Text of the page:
By Sharon Ray

tow-truck

It was not very spiritual of me to hide in the bathroom and cry when my daughter called and told me her new car had broken down for the second time just as she was heading for an important appointment relating to the start of her new in-home care business for the elderly. Instead of letting pity overwhelm me, I should have followed the example of my 5 year old grandson who was with her and her husband at the time of the P.T. Cruiser’s sudden infirmity, and who exemplified perfectly that the difference between trouble and joy is 100% attitude.

My daughter reported to me that when the tow truck arrived, Little David was overcome with excitement and cried out, “ARE WE GONNA RIDE IN THAT TOW TRUCK?!?!” As his Mommy and Daddy climbed into the cab of the truck, they turned around to pull Little David in. Rather than being upset about the car trouble, he was wearing an ear to ear grin, excited for his first ride in a real tow truck. After climbing in, he immediately perched himself backwards to have a perfect view of the action in the back of the truck.

“Our car’s in the air! Our car’s in the air!” He exclaimed with glee. After that, they all got strapped in and headed to the repair shop, and he asked with hopeful anticipation, “Are we going to ride in here all day?”

LOL! I determined that I’d follow David’s fine example next time I had car problems…which was today.

I was on my way to Los Angeles when I noticed that my faithful air conditioner was running warm. I looked at the gauges and found that the hot/cold gauge was maxed out on HOT. My hand flew over my mouth in surprise and concern (the actual word would be “consternation” defined as the feeling one gets when one is in big trouble and is at a loss at to how to get out of it).

Having left from Buellton, I had not even made it to Santa Barbara. I reduced my speed and hoped to make it to Stork Ave. where there is a gas station flanked with a nearby Starbucks and sushi restaurant. I was trying hard to make it to that off ramp where I could suffer in comfort and pleasure.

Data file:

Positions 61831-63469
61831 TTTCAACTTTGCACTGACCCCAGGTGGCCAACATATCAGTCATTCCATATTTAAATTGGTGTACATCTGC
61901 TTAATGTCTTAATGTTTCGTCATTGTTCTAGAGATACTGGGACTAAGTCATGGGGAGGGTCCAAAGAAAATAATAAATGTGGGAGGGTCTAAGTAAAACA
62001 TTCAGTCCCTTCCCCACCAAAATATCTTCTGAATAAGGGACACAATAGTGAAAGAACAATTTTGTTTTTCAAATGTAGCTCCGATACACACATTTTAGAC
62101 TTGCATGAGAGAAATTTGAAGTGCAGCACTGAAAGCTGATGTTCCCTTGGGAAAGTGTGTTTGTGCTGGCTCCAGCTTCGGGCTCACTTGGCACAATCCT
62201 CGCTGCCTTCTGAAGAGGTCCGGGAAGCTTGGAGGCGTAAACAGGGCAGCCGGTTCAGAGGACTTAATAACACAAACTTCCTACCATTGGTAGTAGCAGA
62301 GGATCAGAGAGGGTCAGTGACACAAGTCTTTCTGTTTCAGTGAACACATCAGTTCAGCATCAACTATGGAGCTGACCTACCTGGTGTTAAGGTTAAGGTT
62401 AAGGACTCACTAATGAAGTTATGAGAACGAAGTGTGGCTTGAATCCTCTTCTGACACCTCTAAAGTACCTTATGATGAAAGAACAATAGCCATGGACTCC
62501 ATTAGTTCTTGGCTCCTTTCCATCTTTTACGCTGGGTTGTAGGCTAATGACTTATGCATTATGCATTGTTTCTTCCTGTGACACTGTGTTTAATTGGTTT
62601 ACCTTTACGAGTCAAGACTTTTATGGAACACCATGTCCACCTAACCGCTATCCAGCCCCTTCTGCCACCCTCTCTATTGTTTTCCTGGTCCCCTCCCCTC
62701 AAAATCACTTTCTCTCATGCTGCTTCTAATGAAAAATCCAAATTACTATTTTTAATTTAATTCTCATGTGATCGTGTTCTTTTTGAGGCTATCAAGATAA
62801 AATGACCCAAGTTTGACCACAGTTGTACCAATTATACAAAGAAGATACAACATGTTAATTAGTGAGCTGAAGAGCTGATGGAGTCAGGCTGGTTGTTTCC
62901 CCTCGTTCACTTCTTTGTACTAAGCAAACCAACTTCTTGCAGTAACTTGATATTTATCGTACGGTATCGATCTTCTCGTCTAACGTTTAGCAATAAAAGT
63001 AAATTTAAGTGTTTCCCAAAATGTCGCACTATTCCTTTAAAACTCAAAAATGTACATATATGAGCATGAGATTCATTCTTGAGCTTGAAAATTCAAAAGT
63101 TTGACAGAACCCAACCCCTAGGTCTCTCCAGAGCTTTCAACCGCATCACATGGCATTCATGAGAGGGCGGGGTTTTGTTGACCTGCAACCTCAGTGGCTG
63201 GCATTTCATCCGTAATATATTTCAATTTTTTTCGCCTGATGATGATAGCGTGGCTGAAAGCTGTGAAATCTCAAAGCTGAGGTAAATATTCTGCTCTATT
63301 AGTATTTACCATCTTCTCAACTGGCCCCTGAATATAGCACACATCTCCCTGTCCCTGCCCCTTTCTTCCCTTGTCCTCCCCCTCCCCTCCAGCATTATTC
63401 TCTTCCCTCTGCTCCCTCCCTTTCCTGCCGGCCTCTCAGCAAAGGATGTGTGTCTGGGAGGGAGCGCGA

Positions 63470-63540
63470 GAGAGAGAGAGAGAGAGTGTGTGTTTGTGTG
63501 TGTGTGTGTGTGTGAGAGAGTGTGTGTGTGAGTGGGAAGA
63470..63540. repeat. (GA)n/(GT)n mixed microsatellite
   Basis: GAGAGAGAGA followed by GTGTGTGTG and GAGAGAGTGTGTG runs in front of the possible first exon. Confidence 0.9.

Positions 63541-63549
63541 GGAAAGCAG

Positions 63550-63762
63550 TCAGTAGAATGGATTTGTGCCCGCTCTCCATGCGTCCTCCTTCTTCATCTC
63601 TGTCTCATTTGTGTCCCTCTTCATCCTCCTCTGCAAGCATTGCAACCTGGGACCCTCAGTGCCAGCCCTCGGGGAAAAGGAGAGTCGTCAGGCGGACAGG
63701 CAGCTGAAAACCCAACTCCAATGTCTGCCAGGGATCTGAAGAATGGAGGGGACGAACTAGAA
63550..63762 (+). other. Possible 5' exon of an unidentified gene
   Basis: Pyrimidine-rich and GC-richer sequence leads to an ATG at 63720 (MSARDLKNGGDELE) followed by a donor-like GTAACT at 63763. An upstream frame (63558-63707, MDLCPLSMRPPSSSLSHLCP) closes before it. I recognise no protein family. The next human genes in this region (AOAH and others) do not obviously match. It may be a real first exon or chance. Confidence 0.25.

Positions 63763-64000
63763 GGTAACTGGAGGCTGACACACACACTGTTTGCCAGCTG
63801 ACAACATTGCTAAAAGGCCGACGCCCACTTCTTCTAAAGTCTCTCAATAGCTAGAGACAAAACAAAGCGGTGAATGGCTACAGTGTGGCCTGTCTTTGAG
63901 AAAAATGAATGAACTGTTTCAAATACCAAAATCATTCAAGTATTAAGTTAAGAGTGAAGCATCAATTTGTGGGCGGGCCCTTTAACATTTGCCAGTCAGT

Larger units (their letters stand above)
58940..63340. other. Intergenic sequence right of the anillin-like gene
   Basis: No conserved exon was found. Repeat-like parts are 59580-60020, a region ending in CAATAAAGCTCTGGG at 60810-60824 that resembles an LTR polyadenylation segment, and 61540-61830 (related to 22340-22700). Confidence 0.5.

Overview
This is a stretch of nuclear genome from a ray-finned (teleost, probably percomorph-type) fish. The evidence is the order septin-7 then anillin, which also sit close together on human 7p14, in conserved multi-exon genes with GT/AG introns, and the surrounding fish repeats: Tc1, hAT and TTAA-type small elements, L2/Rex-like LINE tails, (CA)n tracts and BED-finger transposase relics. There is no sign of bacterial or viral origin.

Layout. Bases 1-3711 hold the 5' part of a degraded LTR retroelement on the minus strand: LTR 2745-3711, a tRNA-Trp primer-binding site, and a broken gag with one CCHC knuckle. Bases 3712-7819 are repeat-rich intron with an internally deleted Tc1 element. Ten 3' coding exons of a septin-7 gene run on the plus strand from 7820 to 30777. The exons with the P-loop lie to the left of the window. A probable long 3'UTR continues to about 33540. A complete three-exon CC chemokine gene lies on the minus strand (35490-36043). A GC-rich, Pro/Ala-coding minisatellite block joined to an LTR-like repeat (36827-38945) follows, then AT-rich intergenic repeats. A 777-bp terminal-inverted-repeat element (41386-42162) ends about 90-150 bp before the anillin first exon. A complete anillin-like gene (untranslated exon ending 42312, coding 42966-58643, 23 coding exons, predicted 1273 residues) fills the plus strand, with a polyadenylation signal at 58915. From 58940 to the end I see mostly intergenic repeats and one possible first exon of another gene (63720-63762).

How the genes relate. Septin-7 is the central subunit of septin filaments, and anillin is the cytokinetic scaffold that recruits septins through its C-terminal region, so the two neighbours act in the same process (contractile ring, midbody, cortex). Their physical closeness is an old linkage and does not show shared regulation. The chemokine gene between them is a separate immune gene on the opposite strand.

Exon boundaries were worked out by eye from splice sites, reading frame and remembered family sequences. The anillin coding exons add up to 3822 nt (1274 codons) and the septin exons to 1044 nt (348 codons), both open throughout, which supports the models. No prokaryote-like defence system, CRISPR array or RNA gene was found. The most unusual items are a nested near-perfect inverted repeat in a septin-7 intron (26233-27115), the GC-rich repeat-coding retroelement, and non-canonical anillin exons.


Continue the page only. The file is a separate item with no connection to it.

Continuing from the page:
Suddenly, the car began to smoke, which could have been a sign of fire (this was the point where I began to swear, but only three words and they were all the same word.) I pulled over to the side of the highway.

It wasn’t until I was climbing into the tow truck that I remembered my grandson’s positive attitude. I consciously turned myself around in my seat to look out the back window and see if I too might be excited by the sight of my car in the air. All I wanted to do was cry. Unable to rejoice, what I DID do was I thanked God. After all, my first mission in L.A. was a most unpleasant one, and my travel crisis was conveniently taking me out of that picture. It would have to be handled without me – thank God.

I was also grateful and thanked God that the expense of getting the car fixed was hitting my budget at the beginning of my fiscal month and not at the end of it when I sometimes could not even afford to replace the plastic lei of flowers that hangs from my rear view mirror.

Well then, if I cannot be excited by my challenges, I can at least be grateful for the graces that are hidden within them. God is good, oh yes, ALL THE TIME.

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